NAPA (KCBS) – Distracted drivers caused almost 6,000 deaths and nearly half a million injuries nationwide in 2009.

Now, California law enforcement agencies are looking to crack down on offenders, designating April as Distracted Driver Awareness Month.

“Officers throughout California and in the city of Napa will be looking for those drivers that are using handheld cell phone devices, whether it be texting and or talking on a device,” said Napa Police Sergeant Mike Hensley.

KCBS’ Rebecca Corral Reports:

Hensley said his agency is one of many intensifying efforts to catch people doing the wrong thing.

“As far as the city of Napa, we had a fatal collision in February that was attributed to distracted driving and cell phone use,” he said.

Sergeant Hensley said many people don’t seem to realize how dangerous talking or texting while driving really is.

“There’s been some studies that have shown that inexperienced drivers under 20 years old have the highest proportion of distracted-related fatality crashes,” he said. “Drivers that are using handheld cell phones are four times as likely to get into crashes. When you’re operating a handheld device and texting, you’re basically the equivalent of a .08 blood alcohol, which is the legal limit for DUI.”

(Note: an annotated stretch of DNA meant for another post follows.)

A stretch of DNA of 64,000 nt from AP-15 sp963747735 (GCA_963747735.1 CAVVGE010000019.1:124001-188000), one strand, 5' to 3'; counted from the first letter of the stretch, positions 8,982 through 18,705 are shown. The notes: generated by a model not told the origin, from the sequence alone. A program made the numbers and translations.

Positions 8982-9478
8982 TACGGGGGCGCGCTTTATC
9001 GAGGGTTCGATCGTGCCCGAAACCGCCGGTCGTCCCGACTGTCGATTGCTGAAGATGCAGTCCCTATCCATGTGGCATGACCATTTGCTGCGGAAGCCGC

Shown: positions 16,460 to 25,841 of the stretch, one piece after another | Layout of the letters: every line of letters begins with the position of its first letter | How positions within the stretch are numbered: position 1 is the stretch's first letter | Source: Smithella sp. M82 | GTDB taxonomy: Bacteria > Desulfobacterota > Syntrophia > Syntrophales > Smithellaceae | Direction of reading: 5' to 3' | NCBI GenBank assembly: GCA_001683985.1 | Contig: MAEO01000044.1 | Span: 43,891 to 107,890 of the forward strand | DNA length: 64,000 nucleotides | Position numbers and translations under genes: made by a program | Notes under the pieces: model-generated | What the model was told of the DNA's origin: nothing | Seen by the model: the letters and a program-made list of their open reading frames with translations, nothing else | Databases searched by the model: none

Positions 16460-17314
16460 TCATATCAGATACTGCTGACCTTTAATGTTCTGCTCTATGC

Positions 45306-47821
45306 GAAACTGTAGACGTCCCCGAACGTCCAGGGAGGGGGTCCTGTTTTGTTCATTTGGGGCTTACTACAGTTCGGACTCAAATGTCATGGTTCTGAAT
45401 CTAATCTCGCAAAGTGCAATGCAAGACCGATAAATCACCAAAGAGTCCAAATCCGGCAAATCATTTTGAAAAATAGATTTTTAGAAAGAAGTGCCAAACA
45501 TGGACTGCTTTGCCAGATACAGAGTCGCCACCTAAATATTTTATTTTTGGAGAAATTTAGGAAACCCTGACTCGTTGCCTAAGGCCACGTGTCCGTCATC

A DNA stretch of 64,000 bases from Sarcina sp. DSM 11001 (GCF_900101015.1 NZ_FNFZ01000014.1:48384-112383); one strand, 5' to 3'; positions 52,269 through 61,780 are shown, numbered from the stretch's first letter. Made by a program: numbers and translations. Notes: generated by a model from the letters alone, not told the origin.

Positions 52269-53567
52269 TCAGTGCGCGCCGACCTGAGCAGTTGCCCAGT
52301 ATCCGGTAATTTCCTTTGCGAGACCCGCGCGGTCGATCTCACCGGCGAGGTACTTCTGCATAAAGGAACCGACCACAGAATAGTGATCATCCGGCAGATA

The first ticket starts at $159 for offenders, with the dollar amount increasing with each subsequent ticket.

The state of California enacted a ban on handheld cell phone use while driving in 2008.  The monthlong campaign,  which will involve the California Highway Patrol and 225 local California police agencies, begins on Monday.

(© 2011 CBS Broadcasting Inc. All Rights Reserved. This material may not be published, broadcast, rewritten, or redistributed.)

Comments (4)
  1. Howard Lader says:

    It is about time that the Highway Patrol and city police issued stiff fines
    for those idiots who talk or text while driving.

  2. Daniel says:

    Drivers can no longer talk or text on their phones while driving, but what about putting on make up, looking for the right song on the MP3, fighting with the kids in the back, getting “pleasured” by the passenger, reading the paper, or eating a big bowl of pho?

    The law should be revised to include ALL forms of distractions which impair driving.

  3. Erik Wood says:

    I think legislation has value in raising public awareness in forums like this one but it will be difficult to solely legislate our way out of this issue. I just read that 72% of teens text daily – many text more 4000 times a month. New college students no longer have email addresses! They use texting and Facebook – even with their professors. This text and drive issue is in its infancy and its not going away.

    I decided to do something about distracted driving after my three year old daughter was nearly run down right in front of me by a texting driver. Instead of a shackle that locks down phones and alienates the user (especially teens) I built a tool called OTTER that is a simple GPS based, texting auto reply app for smartphones. It also silences call ringtones while driving unless you have a bluetooth enabled. I think if we can empower the individual then change will come to our highways now and not just our laws.

    Erik Wood, owner
    OTTER app

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